I have often griped that part of this problem is that most in the media are from a liberal-arts background and so what can you expect. But there is also increasingly agenda setting by media, kind of normalized by 5 decades of Murdoch. How can we expect Queenslanders to be any wiser when they only have The Australian and The CM and then find the main headline stories get repeated almost verbatim by the ABC News?

    It is truly awful that the ABC has deteriorated to such an extent. Their investigative programs are still good but most people only take in the news, AM and 7.30, and too often they just get it wrong. An obsession with presenting “both” sides even if there it doesn’t exist. Even ex-Crikey Jonathan Green has IMO wrecked The Drum because there is way too much not just low-quality but dead-misleading stuff, in a vastly inappropriate attempt for “balance”–a strategy pretty much equivalent to the Intelligent Designers argument that their quackery should get equal time alongside teaching of evolution. It has been the opposite of contributing to the public’s understanding of these complex issues.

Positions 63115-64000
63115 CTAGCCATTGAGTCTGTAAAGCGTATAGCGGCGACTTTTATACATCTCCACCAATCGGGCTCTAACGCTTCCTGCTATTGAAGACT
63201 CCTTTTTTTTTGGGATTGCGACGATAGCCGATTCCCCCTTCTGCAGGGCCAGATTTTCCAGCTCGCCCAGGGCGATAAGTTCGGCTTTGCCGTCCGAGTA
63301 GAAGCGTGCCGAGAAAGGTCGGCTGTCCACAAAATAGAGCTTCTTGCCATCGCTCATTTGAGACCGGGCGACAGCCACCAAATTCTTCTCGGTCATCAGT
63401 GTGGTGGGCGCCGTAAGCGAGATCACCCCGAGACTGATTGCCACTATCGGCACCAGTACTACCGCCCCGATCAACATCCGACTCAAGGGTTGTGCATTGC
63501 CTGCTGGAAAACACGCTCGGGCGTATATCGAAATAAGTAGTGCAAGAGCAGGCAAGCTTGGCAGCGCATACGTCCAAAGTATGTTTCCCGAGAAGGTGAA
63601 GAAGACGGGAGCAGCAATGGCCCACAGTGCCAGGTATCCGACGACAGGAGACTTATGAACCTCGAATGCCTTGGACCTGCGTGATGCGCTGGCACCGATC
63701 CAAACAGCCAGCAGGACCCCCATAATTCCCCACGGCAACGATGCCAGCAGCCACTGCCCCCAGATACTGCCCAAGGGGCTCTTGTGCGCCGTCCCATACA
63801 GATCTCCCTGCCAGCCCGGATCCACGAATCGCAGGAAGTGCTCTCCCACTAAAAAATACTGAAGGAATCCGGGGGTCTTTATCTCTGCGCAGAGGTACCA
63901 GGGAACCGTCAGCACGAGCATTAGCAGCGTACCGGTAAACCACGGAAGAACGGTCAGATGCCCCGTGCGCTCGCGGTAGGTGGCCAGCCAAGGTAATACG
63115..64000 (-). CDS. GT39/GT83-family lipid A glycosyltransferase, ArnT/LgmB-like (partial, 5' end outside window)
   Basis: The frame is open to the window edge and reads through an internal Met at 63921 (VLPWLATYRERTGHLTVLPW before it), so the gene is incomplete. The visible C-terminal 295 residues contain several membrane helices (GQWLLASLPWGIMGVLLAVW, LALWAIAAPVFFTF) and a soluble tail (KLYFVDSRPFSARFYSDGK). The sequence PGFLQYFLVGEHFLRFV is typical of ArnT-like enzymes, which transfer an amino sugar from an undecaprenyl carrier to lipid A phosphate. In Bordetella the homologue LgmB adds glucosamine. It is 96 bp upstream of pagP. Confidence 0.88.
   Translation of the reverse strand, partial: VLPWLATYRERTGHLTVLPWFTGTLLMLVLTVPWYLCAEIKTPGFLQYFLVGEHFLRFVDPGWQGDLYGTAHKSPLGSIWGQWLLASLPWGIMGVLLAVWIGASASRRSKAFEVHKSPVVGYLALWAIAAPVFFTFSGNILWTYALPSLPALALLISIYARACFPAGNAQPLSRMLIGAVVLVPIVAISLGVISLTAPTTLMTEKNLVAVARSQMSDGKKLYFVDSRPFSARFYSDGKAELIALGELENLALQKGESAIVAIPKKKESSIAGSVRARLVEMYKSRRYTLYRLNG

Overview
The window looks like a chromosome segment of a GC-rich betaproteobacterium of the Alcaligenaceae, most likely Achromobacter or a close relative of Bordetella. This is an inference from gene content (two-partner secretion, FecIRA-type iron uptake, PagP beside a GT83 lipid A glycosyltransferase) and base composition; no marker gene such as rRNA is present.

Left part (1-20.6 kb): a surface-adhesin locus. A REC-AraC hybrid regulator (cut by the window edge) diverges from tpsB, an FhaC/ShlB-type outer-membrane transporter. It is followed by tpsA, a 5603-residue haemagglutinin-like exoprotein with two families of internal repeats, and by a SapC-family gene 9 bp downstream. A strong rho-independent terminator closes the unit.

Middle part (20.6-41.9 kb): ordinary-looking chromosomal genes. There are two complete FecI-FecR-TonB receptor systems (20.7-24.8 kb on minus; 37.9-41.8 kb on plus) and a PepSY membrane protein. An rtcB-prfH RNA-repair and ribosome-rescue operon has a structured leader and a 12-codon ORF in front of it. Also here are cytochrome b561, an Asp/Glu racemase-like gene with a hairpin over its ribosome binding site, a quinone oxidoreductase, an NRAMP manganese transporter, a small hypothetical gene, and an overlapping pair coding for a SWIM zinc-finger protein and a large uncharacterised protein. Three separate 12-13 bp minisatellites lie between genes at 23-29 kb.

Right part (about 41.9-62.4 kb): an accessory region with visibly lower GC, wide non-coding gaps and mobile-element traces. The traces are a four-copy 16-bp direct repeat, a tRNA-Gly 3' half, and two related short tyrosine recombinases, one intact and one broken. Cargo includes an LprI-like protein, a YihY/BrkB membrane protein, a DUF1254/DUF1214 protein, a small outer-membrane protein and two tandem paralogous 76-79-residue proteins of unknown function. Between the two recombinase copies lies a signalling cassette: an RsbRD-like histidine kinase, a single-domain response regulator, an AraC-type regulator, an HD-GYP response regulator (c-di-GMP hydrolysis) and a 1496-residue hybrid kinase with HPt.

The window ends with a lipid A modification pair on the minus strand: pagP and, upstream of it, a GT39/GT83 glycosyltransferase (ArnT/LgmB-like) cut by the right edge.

9. Simon

    Kind of reminds me of the episode of The IT Crowd when Roy and Moss convince Jen that a black box with a flashing red light on top is the internet and if the light goes out the Internet will be destroyed. She presents this to a room of shareholders who are similarly taken in while Roy and Moss look on astonished that everyone is so naive… same thing here. another WTF moment from the media. well done.

  10. Gumby Roffo

    I’d reckon that 99% of the readers here would feel for you Stilgherrian having spent a large chunk of your time attempting to educating folks with the podcasts and articles. Only to find that this is the collective wisdom of some of those followers in Media positions, or perhaps they just wanted the edge to the story right or wrong. This should make media watch a breeze this week.

Share this article with a friend

Just fill out the fields below and we'll send your friend a link to this article along with a message from you.

Your details

Your friend's details